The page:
Once Prohibition was lifted, it was the Puerto Rican rum manufacturers who were best positioned to enter the U.S. market. This explains why the Seralles family, up to today producers of Ron Don Q, objected to the entry of the Cuban Bacardi’s into Puerto Rico. A legal battle royal ensued and was litigated all the way to the U.S. Supreme Court where, in 1936, the Bacardi’s won the right to open a distillery. The Cubans were now in Puerto Rico and better, in the U.S. market. All this just before World War II made it impossible for Americans to import European liquors and sent U.S. G.I.’s to the fourteen military bases in the Caribbean, virtually all rum producers. These were the bases President Roosevelt had secured from Churchill in exchange for 44 American destroyers. It was a profitable exchange all around. Anyone old enough to remember the Andrews Sisters singing a Trinidad calypso called “Rum and Coca Cola” will know that neither law nor religion could stop rum from becoming the Yankee’s war time “comfort water.” This habit was brought back to the mainland, just in time to take advantage of the post-war tourist boom in Miami and Havana.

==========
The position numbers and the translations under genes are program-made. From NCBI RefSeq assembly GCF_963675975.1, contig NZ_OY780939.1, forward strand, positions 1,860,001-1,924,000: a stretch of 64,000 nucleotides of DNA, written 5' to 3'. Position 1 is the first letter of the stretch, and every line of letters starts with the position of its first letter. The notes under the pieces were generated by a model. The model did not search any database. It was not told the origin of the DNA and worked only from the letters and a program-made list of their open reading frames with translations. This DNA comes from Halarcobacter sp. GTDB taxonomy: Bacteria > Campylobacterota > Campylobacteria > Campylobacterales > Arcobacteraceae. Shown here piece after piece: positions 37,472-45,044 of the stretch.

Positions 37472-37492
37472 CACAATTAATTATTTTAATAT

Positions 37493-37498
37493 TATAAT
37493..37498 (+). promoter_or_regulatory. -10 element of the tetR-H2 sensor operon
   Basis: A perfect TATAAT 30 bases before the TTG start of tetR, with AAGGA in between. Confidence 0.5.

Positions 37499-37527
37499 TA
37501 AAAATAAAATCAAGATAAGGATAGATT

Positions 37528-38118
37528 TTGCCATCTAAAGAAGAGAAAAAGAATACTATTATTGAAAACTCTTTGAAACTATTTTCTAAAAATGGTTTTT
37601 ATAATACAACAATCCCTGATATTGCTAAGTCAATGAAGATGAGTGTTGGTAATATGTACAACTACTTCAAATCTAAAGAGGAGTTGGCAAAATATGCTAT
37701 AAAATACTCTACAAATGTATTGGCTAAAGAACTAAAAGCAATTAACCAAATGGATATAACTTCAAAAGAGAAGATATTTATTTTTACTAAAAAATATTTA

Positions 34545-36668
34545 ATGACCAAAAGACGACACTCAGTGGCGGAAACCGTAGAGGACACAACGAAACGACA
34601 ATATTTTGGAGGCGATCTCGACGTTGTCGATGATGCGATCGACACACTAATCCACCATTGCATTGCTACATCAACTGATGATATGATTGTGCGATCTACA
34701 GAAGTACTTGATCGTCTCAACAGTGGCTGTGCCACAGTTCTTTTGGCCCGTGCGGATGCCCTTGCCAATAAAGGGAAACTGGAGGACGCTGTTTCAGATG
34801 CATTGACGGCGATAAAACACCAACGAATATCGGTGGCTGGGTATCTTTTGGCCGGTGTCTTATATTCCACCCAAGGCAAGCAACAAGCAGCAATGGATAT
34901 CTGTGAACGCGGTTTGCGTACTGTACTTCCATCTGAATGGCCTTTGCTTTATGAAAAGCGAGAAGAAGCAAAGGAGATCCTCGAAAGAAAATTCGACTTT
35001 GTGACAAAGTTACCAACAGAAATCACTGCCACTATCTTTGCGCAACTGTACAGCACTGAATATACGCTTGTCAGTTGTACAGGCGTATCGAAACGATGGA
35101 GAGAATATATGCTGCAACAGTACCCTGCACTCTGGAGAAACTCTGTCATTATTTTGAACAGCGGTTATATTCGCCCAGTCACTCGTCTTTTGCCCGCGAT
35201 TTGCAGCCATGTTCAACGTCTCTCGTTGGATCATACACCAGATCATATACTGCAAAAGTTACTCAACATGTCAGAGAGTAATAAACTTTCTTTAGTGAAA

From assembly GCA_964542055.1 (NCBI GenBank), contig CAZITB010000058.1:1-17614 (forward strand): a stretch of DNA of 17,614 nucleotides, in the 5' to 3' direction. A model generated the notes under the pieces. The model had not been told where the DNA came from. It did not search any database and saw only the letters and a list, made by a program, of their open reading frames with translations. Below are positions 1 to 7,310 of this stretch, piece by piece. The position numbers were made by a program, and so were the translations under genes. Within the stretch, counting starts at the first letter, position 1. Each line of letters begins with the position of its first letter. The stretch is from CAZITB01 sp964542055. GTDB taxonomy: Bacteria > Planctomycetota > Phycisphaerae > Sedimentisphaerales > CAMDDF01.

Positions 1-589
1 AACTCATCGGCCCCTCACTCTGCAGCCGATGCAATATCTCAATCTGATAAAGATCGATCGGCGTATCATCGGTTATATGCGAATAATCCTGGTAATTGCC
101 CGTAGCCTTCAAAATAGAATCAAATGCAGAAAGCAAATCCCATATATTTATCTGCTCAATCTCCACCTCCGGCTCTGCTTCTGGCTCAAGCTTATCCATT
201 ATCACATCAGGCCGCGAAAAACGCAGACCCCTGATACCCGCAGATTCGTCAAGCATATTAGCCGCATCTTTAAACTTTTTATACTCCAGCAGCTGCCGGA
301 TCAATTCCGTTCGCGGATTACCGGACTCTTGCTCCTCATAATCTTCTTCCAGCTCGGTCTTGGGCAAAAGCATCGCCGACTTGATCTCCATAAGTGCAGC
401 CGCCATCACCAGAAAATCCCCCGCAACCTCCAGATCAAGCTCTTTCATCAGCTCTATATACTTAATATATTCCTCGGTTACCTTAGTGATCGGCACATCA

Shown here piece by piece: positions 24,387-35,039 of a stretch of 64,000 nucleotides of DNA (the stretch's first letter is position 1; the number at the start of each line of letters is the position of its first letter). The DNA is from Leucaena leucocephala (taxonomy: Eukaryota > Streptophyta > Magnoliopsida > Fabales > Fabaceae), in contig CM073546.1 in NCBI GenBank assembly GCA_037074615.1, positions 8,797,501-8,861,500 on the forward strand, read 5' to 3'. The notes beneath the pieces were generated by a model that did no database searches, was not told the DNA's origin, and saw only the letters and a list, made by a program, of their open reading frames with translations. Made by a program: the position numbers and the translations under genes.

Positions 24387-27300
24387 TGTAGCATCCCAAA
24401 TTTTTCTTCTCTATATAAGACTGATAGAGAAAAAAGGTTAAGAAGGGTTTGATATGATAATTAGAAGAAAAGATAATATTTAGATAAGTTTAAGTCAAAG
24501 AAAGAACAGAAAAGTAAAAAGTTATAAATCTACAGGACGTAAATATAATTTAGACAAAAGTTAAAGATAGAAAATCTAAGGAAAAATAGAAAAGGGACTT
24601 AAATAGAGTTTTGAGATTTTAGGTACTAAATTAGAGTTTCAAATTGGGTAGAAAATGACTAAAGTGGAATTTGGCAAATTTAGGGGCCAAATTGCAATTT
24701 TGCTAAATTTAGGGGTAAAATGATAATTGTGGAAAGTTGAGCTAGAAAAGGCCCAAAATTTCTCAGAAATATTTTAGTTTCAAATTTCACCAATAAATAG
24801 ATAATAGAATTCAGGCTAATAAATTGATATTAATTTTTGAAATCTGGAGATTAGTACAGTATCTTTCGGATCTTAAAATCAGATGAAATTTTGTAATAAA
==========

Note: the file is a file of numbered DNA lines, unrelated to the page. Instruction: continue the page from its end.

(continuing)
History works in strange ways and rum invariably seems to fall on the good side of things. Consider the Bacardi’s. It was of course impossible for that Cuban rum-making family to know just how wise and prescient its decision to diversify out of Cuba in the 1930s had been. In 1960, when Fidel Castro expropriated their distillery in Santiago de Cuba, they already had the world’s single largest distillery in Cataño, Puerto Rico and the 450 active members of this rum-making dynasty was ready to become the most successful Latin American multinational corporation ever. Of course, the Cuban Revolution also insured that other Caribbean manufacturers would get a shot at the American market. As tourism spread to other Caribbean destinations so did the reputation of erstwhile little-known local rums: "Ron del Barrilito" from Puerto Rico, "Appleton" and "Myers" in Jamaica, "Mount Gay" and "Cockspur" in Barbados, "Vat 19" from Trinidad, "Barbancourt" from Haiti, Brugal from the Dominican Republic. Still little known outside France were the many superb rums from the island of rum par excellence: "Martinique". There, several dozen local families continued to grow their cane, distill, ferment and age its juices the way they had done for generations. Prohibited by protectionist French laws from marketing their product as a “brandy,” these producers began the custom of bottling select aged rum for an upscale, though still quite small, market of rum connoisseurs.